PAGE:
Now in its sixth year, the Backcountry Film Festival highlights the beauty, diversity and fun of the winter backcountry experience.

  • A photographic journey through Ethiopia is currently on display at Village Arts, located at 216 DP Road.
    The exhibit features work by local artist, Brandon Stone, as well as the photography of fellow travelers.  
    An opening reception is planned from 5-7 p.m. Thursday, where the artist will be present to speak about his work and his plans to return to Ethiopia.

  • Mango Languages is a new database being offered by Los Alamos County Library System and it’s free and accessible from either the library or at home.
    Mango includes 29 foreign language courses and 15 courses in English as a Second Language-English for speakers of 15 different first languages.

  • The 2010 Community Asset/Spirit of the West awards were presented Saturday night at the Best Western Hilltop House Hotel.
    The second annual event garnered 44 nominations with recipients ranging from county councilors and Kiwanians, to a middle school student and one spectacular senior citizen.
    Los Alamos High School student Corbin Pfeffer and 91 year old Lorin Cox were selected for the first-time presentation of the Director’s Award.

  • There’s still time to sign up for the annual spring break trip to Washington, D.C. This trip is available to Los Alamos Middle School and home-schooled eighth grade students.
    The trip is private and not a school-sponsored trip. Sign up forms for the 29th annual 8th grade spring break trip to Washington, D.C. can be obtained at the Los Alamos Middle School office or can be found on the LAMS homepage.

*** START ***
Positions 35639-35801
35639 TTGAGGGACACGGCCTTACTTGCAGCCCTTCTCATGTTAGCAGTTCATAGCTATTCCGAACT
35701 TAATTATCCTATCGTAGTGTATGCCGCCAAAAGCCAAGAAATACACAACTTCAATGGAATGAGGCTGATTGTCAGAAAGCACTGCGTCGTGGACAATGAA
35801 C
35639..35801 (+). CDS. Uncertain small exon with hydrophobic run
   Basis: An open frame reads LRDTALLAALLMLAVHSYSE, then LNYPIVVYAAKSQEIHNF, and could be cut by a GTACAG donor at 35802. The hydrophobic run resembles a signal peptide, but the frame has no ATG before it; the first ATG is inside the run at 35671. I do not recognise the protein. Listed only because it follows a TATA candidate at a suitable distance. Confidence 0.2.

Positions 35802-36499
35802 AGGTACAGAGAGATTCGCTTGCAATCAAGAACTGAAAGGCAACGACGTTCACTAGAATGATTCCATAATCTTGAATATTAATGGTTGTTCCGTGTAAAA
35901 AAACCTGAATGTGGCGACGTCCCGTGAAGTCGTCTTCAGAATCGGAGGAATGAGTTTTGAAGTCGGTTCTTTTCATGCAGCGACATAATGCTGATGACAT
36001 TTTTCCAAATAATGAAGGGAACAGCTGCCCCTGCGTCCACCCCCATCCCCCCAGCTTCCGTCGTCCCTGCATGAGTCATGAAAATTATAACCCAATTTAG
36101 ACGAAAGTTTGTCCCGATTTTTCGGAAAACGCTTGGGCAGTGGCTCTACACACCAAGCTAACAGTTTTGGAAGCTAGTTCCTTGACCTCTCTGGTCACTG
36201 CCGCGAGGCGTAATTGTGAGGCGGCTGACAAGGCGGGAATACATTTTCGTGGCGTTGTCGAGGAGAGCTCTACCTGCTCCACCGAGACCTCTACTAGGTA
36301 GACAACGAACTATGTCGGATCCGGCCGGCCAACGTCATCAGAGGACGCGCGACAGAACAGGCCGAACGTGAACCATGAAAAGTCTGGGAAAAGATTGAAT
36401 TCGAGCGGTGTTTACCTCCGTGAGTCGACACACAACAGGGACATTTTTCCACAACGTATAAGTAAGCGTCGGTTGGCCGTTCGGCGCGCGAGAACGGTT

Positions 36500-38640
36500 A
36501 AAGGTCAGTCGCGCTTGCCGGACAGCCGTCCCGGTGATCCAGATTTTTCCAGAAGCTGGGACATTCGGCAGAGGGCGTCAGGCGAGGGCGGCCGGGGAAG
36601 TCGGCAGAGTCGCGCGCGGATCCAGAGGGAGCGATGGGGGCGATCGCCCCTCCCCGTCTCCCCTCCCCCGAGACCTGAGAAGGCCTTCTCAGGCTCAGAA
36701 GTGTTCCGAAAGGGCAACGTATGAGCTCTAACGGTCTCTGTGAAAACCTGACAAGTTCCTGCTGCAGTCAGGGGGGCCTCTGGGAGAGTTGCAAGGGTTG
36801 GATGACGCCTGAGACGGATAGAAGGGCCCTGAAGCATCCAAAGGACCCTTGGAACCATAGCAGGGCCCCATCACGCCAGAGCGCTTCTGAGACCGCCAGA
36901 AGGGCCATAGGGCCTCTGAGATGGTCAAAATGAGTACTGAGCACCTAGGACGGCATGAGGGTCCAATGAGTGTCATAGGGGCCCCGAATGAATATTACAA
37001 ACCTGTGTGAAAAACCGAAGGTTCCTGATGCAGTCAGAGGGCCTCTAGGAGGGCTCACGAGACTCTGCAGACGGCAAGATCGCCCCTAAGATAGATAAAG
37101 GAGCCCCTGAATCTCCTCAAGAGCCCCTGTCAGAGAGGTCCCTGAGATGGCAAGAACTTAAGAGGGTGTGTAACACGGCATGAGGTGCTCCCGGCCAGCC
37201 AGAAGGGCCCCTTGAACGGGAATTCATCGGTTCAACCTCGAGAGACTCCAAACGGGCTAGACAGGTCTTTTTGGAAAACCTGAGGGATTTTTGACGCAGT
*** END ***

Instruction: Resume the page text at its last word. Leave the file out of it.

• At 11:30 a.m. Jan. 19, the designers of the New Mexico Veterans Museum will conduct a meeting for Los Alamos-area veterans at the Los Alamos National Lab’s Otowi building, second floor cafeteria, side rooms A, B and C.
    Retired Marine Corps Col. Joe Long, the museum planner, will present a multimedia description of the project, solicit ideas from the public and answer questions.  Attendance by a representative of the New Mexico Department of Veterans Services is also planned.  

  • The Los Alamos Animal Shelter, 226 East Road, 662-8179, has a great selection of on-site adoptable pets; others are in foster care with loving, temporary homes.
    All of our fully reconditioned adoptable pets are spayed or neutered, have their shots and are micro-chipped.
    Be sure to check out links to our many pets at the Friends of the Shelter Web site: www.lafos.org. You can also volunteer or make a donation.  
    Every cat is only
    $35 with an extended two-for-one sale.